Boosting in HTM and new ways


refractory period


If X and Y appears close in time…




If X appears far before, I don’t see how it can affect Y representation. I think that boost algorithm will be unaware of the similitud between X and Y (unless both appears within the window time used to compute the activation frequency of each minicolumn).


This is in response to “refractory period” and “If X and Y appears close in time.”
Once you bring in time you have to look at the coupling of HTM theory to time. (The T of HTM)
The entire thing about columns is change detection - x changes to y. Implicit in the HTM theory is that the column enters a predictive state and then fires triggering learning. In HTM cannon this period is set to one timestep. The refractory period is also within one timestep in HTM cannon.

Elsewhere in this forum, we discussed the decay of the predictive state over time. If there is partial depolarisation that does not result in an action potential there is a uniform decay that does not seem to be related to the refractory period; different mechanisms. In biology this was NOT restricted to a single timestep but to the best of my knowledge is not used in HTM theory in any way.

The spreading of activation (or overactivation) is a completely different thing - spatial and not temporal.


I think in SP there is no predictive state: the mini-column is active if wins the inhibition. I can’t see the relation with depolarization decay. In any case, hyper-polarization state seems to last a substantial amount of time. My understanding is that a neuron can’t fire again from such state, and only depends on their own membrane ion-pumps to recover from it.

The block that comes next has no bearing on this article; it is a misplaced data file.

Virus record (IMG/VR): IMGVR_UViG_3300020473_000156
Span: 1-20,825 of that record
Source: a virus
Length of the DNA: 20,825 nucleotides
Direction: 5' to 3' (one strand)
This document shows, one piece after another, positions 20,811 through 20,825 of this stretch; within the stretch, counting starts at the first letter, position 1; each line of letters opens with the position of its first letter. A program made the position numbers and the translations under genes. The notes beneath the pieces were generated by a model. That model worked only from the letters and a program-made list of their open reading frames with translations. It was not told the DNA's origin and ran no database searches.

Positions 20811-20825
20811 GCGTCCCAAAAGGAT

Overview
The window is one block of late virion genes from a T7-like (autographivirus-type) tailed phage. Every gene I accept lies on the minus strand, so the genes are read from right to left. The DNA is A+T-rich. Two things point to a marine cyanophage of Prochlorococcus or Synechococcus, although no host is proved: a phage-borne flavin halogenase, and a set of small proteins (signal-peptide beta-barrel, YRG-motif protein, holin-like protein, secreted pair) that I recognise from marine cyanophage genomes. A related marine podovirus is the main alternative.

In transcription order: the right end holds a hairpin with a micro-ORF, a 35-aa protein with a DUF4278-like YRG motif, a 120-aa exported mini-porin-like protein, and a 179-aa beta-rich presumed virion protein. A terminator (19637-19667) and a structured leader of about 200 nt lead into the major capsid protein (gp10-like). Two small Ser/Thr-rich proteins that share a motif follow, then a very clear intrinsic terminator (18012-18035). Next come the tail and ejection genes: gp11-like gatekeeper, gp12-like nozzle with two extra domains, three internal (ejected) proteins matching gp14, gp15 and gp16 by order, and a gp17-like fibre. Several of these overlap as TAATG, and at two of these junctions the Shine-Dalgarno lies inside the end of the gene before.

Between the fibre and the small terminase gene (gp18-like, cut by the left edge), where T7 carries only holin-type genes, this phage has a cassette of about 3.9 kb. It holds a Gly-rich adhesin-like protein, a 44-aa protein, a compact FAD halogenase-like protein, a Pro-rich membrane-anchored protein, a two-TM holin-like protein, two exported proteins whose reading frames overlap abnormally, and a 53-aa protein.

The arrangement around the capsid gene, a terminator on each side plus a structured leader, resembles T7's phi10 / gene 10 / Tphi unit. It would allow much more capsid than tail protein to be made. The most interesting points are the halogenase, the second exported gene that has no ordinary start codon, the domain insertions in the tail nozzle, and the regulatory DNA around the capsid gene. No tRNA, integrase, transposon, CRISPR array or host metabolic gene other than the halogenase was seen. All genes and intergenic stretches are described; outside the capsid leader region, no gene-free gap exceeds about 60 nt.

In this particular case (intuitively) is that one cell can’t fire with a period bellow the refractory period (in either pyramidal cells or interneurons). In some way, the inhibition process is not “state-less” (like the plain SP assumes). There is a short term influence of the recent past, i.e. if you hammer the granular layer with similar “inputs” the firing pattern will spread out.

Perhaps I’m wrong…


As long as column A is over activated there will be another column which has increased chance of activation. As long as they try to compete with each other they will try to share activation among the input patterns. I am not sure about the necessity of X appearing close to Y in this case. Column A will be over activated even if only X occurs frequent enough.


Yes: i think that you are right.

Nevertheless, my point was that boost not necessarily will separate similar input values: it depends when the values are initially exposed to the system.

In any case, static tie breakers (or stable sort, like is used now) might artificially increase the activation frequency of some columns. I don’t know if the boost could be a “practical” solution to alleviate this issue…